T-Mobile is quietly deploying an over-the-air software patch provided by Google that fixes a Web browsing flaw in the Android G1 smartphone.
But the Android software development kit (SDK) still houses the vulnerability.
The G1 vulnerability, reported to Google on October 20 by a security researcher, lets hackers control and redirect a G1 user’s Web browsing session and access confidential data such as cookies and password information.
“Google has created a browser software patch and T-Mobile began the staged roll-out of the solution to customers’ T-Mobile G1 phones last week via an over-the-air update,” a spokesperson told InternetNews.com. T-Mobile declined to name how many G1s need to be updated and if on-the-shelf shelf devices were being fixed prior to the sale. It would also not comment on the how the security glitch came into play.
The Google patch is not a typical fix.
It is actually just an updated version of WebKit, an open source Web browsing engine and one of 80 open source applications used in Android, said Charles Miller, principal analyst at security consultancy Independent Security Evaluators (ISE), which reported the issue to Google.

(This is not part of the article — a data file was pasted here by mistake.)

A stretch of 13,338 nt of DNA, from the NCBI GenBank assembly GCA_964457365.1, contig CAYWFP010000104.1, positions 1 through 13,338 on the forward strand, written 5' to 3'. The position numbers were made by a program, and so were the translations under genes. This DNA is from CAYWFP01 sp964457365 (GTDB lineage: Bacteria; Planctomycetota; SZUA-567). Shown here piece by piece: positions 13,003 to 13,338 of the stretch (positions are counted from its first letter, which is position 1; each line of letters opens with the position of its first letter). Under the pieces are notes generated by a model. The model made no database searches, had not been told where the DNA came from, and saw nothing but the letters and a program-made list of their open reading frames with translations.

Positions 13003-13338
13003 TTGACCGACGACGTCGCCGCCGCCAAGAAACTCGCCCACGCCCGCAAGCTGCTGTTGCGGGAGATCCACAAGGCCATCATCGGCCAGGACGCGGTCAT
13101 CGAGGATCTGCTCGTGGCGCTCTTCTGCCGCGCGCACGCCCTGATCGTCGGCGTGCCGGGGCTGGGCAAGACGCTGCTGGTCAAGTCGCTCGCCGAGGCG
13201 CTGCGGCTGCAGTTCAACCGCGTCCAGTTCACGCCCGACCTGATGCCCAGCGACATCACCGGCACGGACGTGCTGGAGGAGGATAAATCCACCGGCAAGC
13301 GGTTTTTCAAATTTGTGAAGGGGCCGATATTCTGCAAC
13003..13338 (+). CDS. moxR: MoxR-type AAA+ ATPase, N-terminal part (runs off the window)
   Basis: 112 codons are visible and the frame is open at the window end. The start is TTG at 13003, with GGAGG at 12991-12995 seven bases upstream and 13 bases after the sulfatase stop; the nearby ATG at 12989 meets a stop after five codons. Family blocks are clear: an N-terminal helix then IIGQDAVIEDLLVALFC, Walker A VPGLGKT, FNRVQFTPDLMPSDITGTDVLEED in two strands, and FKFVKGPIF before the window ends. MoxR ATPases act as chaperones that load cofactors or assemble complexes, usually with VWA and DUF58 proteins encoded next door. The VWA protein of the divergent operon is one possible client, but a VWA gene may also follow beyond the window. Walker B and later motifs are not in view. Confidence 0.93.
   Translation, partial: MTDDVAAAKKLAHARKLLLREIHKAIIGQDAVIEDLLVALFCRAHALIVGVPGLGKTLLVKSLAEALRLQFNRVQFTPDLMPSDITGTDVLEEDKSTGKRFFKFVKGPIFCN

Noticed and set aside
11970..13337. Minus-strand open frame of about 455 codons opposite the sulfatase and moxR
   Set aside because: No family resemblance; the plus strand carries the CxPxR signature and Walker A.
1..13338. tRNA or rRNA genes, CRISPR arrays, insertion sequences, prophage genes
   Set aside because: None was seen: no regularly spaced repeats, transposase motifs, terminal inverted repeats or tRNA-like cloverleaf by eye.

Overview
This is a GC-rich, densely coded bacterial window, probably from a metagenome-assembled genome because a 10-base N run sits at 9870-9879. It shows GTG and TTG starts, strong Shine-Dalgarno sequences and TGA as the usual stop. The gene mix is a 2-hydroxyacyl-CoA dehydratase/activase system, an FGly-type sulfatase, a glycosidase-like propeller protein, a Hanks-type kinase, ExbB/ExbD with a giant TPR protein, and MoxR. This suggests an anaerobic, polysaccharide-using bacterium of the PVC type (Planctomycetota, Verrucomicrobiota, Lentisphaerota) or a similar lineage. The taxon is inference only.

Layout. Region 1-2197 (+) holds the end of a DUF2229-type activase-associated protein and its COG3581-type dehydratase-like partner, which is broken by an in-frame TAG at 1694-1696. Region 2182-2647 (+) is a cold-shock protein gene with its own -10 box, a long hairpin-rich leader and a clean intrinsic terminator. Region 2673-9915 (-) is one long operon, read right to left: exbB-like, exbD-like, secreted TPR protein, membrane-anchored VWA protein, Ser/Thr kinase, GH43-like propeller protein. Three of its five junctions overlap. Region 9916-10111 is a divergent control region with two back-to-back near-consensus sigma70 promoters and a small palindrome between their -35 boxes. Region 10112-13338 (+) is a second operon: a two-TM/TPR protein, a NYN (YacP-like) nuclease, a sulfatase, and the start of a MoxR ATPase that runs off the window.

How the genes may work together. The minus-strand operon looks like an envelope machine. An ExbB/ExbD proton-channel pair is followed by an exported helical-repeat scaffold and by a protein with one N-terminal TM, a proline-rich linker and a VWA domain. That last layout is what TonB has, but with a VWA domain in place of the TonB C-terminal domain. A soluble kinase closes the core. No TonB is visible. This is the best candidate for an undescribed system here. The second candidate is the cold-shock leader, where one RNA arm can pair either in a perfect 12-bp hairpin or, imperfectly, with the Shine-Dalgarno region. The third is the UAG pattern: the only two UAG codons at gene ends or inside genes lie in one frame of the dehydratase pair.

Google used an older, flawed WebKit version which was patched back in April, said Miller.
“This G1 patch came very quick, within two weeks of being noted, and certainly the fix was quick as it was due to upgrading software,” Miller told InternetNews.com.
As of late today, Miller said, the flaw was still within the Android source code currently available for download at the Android developer site. Google did not respond to e-mail inquiries about the source code issue by press time.
The G1 flaw is Miller’s most recent discovery of a vulnerability in a major smartphone. He discovered a similar flaw in Apple’s initial iPhone shortly after the device debuted in June 2007. After he notified Apple, the flaw was patched in three weeks.